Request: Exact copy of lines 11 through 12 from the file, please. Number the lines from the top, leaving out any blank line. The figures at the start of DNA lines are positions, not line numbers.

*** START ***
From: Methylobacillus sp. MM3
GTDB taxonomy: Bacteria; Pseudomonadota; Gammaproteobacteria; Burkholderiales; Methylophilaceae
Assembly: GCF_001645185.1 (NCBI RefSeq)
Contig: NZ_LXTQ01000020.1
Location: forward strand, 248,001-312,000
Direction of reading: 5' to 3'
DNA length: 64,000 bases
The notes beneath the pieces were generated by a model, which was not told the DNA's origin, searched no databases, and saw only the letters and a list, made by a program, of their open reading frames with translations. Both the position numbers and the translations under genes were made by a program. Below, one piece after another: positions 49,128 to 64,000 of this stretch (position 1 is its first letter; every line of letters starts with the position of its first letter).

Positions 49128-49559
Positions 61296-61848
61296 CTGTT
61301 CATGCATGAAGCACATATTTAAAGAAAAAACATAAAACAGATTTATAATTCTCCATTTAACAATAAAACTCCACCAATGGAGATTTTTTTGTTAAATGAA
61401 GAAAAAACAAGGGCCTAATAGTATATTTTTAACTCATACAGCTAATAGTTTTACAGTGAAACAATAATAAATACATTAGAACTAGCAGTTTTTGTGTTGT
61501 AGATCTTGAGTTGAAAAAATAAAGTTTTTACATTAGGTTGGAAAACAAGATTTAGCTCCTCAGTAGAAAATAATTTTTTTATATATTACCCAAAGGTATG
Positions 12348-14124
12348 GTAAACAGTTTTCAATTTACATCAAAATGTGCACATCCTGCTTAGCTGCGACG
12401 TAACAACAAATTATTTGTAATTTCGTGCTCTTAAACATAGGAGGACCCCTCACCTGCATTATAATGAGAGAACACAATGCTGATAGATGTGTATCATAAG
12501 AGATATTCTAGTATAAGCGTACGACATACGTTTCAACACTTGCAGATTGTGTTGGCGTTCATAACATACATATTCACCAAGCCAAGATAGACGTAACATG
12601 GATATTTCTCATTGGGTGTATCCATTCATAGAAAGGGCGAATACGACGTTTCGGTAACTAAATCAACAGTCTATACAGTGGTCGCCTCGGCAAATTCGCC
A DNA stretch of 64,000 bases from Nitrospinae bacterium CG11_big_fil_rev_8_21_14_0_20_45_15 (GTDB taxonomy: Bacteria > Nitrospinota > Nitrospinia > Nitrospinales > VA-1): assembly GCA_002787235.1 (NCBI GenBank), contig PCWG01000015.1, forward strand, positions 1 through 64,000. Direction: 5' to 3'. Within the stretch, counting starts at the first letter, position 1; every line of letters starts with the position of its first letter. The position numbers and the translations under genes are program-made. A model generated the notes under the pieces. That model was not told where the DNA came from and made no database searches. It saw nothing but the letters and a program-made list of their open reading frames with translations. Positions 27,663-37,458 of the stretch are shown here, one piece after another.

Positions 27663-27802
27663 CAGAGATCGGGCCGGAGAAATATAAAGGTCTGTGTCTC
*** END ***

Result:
61296 CTGTT
61301 CATGCATGAAGCACATATTTAAAGAAAAAACATAAAACAGATTTATAATTCTCCATTTAACAATAAAACTCCACCAATGGAGATTTTTTTGTTAAATGAA